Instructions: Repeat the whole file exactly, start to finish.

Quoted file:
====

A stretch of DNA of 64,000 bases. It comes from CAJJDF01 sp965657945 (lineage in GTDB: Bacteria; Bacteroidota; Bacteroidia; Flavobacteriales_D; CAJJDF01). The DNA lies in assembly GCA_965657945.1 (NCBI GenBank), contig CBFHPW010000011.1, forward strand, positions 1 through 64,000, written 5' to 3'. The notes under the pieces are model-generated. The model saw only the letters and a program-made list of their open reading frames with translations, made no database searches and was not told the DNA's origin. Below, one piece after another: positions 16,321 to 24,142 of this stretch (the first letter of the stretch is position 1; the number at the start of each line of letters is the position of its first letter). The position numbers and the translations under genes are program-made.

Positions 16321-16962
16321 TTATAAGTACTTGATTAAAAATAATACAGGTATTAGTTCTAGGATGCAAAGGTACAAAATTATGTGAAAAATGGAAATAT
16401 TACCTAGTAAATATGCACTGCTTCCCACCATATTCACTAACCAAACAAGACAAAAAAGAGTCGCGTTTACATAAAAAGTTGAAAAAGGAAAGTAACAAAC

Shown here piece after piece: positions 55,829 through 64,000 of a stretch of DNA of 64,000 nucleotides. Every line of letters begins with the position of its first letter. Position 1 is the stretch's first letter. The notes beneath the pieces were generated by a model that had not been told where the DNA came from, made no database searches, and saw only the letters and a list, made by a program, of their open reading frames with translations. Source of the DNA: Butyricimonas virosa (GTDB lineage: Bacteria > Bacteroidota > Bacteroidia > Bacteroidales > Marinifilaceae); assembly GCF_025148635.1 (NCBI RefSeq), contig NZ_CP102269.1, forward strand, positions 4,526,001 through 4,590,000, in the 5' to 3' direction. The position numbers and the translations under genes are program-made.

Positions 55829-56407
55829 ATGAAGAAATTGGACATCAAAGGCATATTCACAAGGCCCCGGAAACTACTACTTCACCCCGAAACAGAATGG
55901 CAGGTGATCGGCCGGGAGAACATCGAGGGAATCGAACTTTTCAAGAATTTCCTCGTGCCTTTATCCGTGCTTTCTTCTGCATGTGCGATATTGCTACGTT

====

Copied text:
A stretch of DNA of 64,000 bases. It comes from CAJJDF01 sp965657945 (lineage in GTDB: Bacteria; Bacteroidota; Bacteroidia; Flavobacteriales_D; CAJJDF01). The DNA lies in assembly GCA_965657945.1 (NCBI GenBank), contig CBFHPW010000011.1, forward strand, positions 1 through 64,000, written 5' to 3'. The notes under the pieces are model-generated. The model saw only the letters and a program-made list of their open reading frames with translations, made no database searches and was not told the DNA's origin. Below, one piece after another: positions 16,321 to 24,142 of this stretch (the first letter of the stretch is position 1; the number at the start of each line of letters is the position of its first letter). The position numbers and the translations under genes are program-made.

Positions 16321-16962
16321 TTATAAGTACTTGATTAAAAATAATACAGGTATTAGTTCTAGGATGCAAAGGTACAAAATTATGTGAAAAATGGAAATAT
16401 TACCTAGTAAATATGCACTGCTTCCCACCATATTCACTAACCAAACAAGACAAAAAAGAGTCGCGTTTACATAAAAAGTTGAAAAAGGAAAGTAACAAAC

Shown here piece after piece: positions 55,829 through 64,000 of a stretch of DNA of 64,000 nucleotides. Every line of letters begins with the position of its first letter. Position 1 is the stretch's first letter. The notes beneath the pieces were generated by a model that had not been told where the DNA came from, made no database searches, and saw only the letters and a list, made by a program, of their open reading frames with translations. Source of the DNA: Butyricimonas virosa (GTDB lineage: Bacteria > Bacteroidota > Bacteroidia > Bacteroidales > Marinifilaceae); assembly GCF_025148635.1 (NCBI RefSeq), contig NZ_CP102269.1, forward strand, positions 4,526,001 through 4,590,000, in the 5' to 3' direction. The position numbers and the translations under genes are program-made.

Positions 55829-56407
55829 ATGAAGAAATTGGACATCAAAGGCATATTCACAAGGCCCCGGAAACTACTACTTCACCCCGAAACAGAATGG
55901 CAGGTGATCGGCCGGGAGAACATCGAGGGAATCGAACTTTTCAAGAATTTCCTCGTGCCTTTATCCGTGCTTTCTTCTGCATGTGCGATATTGCTACGTT